Defending Against Attacks: Insiders vs. Outsiders

I saw this article this morning pointing to a study showing that, contrary to popular current believe, attacks from outsiders pose a greater risk than attacks from insiders.  If you read through the comments you’ll find a lot of people that share the same ideas as I do.  This study doesn’t really seem to be all that valid and seems to make more of a terminology change than anything.  What do you consider an insider versus an outsider?  It seems the study has classified insiders as direct employees.  There’s phrases that make is sound like contracts that have been given access were classified as “outsiders” even though we have given them trust.  I would argue that anyone who has been granted any level of access to an internal system is an insider.

I also think their numbers are a bit off for a few other reasons.  One reason being the people taking the survey may not be giving honest responses.  Another possiblity is not accounting for an attack by an outsider that required insider help.  Many attacks from the outside require somone on the inside downloading and installing an executable or clicking a link in an email.  These are almost always accidental, but I would still classify this as an internal attack, or an external attack that required internal assistance or something like that.

In any case, there are at least a few things any smart small business should do to protect against threats…

  1. Implement a good firewall to keep direct external attacks out of your important internal systems.  There should be no direct access from the public network to any business critical and or sensitive data.  This may require implementing a VPN for any external employees, but these systems are becomming much more affordable.
  2. Train your employees on general security practices.  Teach them how to avoid getting viruses by following some email best practices (don’t click on any executable attachments, etc).  Teach them about social engineering and how to deal with it.  Things like that.
  3. Install Anti-Virus software with on-access scanning on all personal desktops/laptops.

Obviously, there are many more things you can and maybe should do, but I would consider the three above definite requiremetns that will greatly reduce your risk of attacks.


2 Responses to Defending Against Attacks: Insiders vs. Outsiders

  1. WHBaker says:

    With all due respect, I don’t believe you read the report on which the article was based. The articles have been fairly obscure and light on coverage. First, this wasn’t a survey. It was based on first-hand forensic investigations of actual data breaches. Secondly, the class you say was classified as “outsiders” (non-direct employees that have trust) were not classified as outsiders. They were partners (contractors, vendors, etc) and accounted for 39% of breaches. Thirdly, attacks like those you mention above involving multiple parties were described and accounted for in the report. The report certainly isn’t free of bias (this is mentioned in the report) but to call it invalid based on an article is very presumptuous.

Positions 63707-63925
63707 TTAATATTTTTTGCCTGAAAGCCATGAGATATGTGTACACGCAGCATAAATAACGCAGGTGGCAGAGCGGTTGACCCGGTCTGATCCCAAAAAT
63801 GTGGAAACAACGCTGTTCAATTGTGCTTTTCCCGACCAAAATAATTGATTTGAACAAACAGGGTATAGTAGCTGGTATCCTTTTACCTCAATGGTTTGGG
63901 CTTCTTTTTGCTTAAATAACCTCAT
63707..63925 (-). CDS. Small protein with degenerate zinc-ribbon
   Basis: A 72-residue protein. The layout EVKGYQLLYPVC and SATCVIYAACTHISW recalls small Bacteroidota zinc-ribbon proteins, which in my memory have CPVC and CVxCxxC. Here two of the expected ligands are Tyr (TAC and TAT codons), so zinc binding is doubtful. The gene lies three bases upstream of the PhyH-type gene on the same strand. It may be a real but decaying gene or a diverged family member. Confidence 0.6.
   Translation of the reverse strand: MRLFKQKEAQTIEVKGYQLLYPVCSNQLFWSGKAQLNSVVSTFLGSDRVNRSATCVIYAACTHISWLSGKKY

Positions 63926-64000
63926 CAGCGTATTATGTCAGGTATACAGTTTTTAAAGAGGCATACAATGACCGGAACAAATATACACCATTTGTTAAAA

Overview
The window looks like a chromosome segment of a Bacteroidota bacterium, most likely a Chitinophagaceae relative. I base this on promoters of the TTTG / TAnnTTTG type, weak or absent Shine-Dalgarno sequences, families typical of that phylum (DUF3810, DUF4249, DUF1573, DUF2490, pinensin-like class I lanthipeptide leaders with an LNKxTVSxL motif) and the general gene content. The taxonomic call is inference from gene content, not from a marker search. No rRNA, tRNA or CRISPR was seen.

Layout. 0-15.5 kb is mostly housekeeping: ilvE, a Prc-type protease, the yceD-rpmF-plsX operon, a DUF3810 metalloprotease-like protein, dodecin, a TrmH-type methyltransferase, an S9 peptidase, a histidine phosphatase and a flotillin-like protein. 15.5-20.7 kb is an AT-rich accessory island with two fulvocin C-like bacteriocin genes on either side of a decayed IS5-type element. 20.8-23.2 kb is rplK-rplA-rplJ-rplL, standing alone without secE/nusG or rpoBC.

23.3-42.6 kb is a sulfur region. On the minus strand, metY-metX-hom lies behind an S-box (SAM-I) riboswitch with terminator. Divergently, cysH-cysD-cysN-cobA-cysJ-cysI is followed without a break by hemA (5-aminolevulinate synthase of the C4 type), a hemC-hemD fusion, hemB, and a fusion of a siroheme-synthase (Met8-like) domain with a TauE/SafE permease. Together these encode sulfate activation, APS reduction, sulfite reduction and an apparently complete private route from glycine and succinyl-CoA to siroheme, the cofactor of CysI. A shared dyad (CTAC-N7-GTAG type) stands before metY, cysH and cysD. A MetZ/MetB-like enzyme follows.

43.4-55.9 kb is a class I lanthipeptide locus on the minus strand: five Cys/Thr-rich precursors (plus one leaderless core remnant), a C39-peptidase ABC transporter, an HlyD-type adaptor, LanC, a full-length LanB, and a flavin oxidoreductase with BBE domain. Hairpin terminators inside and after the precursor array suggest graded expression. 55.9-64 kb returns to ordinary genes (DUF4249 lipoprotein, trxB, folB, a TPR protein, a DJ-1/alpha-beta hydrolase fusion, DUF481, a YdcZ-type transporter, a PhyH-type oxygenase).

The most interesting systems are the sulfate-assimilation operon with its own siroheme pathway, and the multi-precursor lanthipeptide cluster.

2. itatsmallbiz says:

    Thank you for your thoughts. You are correct in that I did not completely read through the report, thought I had read a decent amount of it including how the data was gathered. However, I had been checking out several other reports related to this subject and many of them were based on surveys and I just got my reports mixed up when I made that comment. I know the report did have a group classified as “partners”, and that is great that they separated them from the outsiders, yet I feel several people covering the report are still referring to that group more as “outsiders” than insiders and thus the comment. So yes, you are correct, questioning the “validity” of the report was probably not the correct wording I was looking for. I was going more for questioning exactly how much it applied to my target audience, the small business IT Manager. So I probably should have addressed the “applicability” instead of the “validity”.

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